Natural dyes are beautiful and aesthetically pleasing. Each natural dye colour is made up of several molecules of colour. Where chemical dyes are usually one colour molecule or just two colour molecules, natural dyes contain many colours in each colour that our eyes see. This is why with chemical dyes, when we put two reds together that don’t match, it jars our sense of beauty. We say it clashes. Not so with natural dyes. All natural dyes go together because of the many colour molecules in each colour. There’s a biochemical reason for this. Each plant or insect colour has several chromophores that make up the colour that we see. Which chromophores adhere to your cloth can be shifted by changing the pH of the liquid that you extract the colour with or by adding mordant salts or metals to the cloth, such as alum, calcium, magnesium, iron or copper.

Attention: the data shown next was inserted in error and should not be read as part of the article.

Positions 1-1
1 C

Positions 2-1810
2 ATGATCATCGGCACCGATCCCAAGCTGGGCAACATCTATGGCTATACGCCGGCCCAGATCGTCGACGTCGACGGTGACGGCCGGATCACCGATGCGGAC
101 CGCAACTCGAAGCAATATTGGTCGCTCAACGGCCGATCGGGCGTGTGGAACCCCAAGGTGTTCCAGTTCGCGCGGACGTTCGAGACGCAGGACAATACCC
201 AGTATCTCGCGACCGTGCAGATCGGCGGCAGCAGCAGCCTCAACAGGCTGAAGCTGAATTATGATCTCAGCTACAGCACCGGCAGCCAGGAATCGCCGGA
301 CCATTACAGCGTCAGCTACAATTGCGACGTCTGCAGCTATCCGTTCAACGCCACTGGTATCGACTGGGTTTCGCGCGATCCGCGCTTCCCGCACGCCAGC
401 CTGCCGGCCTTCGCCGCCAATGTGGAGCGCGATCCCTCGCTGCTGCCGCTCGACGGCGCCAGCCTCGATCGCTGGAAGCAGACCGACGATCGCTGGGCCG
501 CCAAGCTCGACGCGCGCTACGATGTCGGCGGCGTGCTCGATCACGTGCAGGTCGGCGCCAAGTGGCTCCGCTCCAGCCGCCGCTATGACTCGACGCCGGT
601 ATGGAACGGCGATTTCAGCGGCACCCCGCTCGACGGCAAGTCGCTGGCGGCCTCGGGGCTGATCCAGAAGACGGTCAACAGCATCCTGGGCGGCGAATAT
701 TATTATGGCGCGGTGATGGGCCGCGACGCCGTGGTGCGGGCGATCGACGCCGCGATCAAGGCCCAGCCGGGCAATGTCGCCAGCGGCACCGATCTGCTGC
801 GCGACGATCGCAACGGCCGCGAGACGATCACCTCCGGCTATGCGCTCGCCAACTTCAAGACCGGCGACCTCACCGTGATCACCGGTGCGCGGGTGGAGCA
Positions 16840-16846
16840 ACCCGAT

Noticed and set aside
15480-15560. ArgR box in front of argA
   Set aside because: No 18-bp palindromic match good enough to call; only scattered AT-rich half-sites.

I recommend planning your garden around both perennials and annuals, with a thought to the colours that each plant gives. Aim to have the three primary colours – blue, red, and yellow – represented in your garden in abundance. From these the full rainbow of colours will be available to you.